Genre: Literary Fiction, Science Fiction
Published: September 9, 2014 by: Knopf
Rating: All the stars in the universe
One winter night, esteemed actor Arthur Leander dies of a heart attack while on stage performing King Lear. A few hours later, the world as we know it begins to crumble as a deadly flu swipes over North America, killing everyone who comes into contact. 20 years later, The Travelling Symphony are a group of surviving actors and musicians who enter towns rebuilt after the apocalypse and perform Shakespeare plays. Kirsten Raymonde is one of those actors, and she longs to remember any ounce of her past life, including finding information about a famous actor who died moments before the flu started coming. Told in alternating storylines and time periods, Station Eleven weaves past and present in a extravagant story about love, fame, and isolation.
I am going to cry while writing this review. It seems like I always get a bit teary-eyed when talking about this book. This book was unlike anything, ANYTHING that I had read before. I'm not the hugest fan of literary fiction, but this didn't feel like that to me. It felt like a spellbinding story that was so expertly crafted that every page adds a new twist to the story. And the overall meaning of this book tore me to shreds.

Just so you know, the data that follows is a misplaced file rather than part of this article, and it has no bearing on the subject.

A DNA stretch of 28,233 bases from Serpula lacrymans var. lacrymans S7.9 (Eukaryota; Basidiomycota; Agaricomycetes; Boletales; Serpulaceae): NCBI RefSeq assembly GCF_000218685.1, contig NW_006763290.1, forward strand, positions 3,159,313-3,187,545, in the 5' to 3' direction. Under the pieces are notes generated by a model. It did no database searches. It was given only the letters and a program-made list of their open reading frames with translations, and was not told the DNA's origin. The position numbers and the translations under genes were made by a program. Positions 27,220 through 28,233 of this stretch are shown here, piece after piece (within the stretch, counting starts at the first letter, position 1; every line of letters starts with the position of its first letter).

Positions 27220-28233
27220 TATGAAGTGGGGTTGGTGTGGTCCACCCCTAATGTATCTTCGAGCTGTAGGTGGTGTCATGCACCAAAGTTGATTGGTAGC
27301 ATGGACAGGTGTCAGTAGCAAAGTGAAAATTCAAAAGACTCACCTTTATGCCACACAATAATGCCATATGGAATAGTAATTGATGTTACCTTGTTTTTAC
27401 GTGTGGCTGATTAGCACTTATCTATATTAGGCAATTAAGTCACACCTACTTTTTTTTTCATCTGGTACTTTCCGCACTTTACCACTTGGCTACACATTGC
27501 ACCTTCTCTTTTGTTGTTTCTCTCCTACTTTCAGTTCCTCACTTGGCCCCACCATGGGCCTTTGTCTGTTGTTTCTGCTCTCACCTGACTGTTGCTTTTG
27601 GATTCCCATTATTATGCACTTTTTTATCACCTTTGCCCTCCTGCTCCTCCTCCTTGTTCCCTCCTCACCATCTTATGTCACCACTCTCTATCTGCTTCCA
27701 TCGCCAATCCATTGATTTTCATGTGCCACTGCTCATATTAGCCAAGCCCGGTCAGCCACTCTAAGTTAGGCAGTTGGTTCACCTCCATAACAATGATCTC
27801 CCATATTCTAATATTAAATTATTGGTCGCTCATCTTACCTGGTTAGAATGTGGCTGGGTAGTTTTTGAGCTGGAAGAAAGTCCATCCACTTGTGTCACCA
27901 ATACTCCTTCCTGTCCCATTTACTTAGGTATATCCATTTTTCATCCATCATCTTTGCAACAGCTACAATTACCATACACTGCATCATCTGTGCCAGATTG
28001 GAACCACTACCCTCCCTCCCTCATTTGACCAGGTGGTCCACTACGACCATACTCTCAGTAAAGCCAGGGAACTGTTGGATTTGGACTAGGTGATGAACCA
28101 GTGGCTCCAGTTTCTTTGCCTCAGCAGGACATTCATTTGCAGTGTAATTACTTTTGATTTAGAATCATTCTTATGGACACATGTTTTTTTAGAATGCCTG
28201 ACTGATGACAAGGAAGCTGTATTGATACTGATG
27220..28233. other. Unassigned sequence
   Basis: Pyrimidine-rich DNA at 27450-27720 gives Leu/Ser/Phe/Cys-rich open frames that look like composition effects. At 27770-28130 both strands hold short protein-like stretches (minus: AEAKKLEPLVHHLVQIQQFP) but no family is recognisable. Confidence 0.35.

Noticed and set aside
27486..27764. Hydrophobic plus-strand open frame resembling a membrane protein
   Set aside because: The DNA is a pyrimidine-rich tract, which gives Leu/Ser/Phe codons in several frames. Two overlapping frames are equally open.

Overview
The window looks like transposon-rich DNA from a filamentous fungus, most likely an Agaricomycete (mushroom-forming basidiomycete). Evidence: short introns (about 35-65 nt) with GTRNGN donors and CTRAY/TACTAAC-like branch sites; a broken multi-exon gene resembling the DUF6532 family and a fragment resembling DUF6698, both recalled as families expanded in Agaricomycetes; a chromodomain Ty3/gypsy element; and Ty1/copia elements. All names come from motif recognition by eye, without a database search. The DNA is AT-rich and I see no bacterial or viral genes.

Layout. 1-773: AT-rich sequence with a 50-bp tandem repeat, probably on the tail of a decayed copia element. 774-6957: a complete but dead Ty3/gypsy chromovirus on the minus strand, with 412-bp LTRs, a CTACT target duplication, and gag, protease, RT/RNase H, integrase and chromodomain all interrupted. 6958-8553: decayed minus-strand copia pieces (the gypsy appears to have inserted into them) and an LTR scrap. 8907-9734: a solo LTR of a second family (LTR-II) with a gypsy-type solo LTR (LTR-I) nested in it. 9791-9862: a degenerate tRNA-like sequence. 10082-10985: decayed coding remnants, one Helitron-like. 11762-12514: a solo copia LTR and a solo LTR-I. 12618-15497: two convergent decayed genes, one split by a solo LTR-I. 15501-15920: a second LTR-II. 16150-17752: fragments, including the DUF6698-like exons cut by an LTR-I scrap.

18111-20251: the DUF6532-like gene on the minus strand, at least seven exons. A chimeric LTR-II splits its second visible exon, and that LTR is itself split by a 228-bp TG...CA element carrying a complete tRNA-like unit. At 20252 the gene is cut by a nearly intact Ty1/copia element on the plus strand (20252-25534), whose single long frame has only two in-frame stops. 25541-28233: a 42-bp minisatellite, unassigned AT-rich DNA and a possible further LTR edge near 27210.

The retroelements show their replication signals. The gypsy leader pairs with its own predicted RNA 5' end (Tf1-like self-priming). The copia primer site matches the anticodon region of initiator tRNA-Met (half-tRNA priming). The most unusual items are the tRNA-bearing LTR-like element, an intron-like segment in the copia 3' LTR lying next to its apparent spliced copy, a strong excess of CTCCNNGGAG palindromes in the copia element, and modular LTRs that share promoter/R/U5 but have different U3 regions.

St. John Mandel is such an expert writer. The way she ordered the events, connected characters to each other, and allowed for so much metaphor that was so easy to understand, is something that I aspire to be like. Every single time I read a chapter I just kept thinking about how badly I want to write like her someday. She's just so clever!!
I loved every single character in this book. Even the antagonist was so amazingly written and so well developed that you will at least connect completely with one character. There is absolutely no way for you to not feel for someone. St. John Mandel was able to capture every single character's backstories and all in under 350 pages.
There's pretty much nothing else I can really say about this book other than the fact that you have to experience it for yourself. It's science fiction without being too sciency, it's literary without being boring in the slightest, and guaranteed you will find something to love and respect about this novel. It's truly a work of art, and I'm so happy to have discovered it and experience it.
P.S. My sister, who hates reading more than anything, loved this book so if that isn't a reason to read it, idk what is.
Have you read Station Eleven? What did you think?
Emily @ Paperback Princess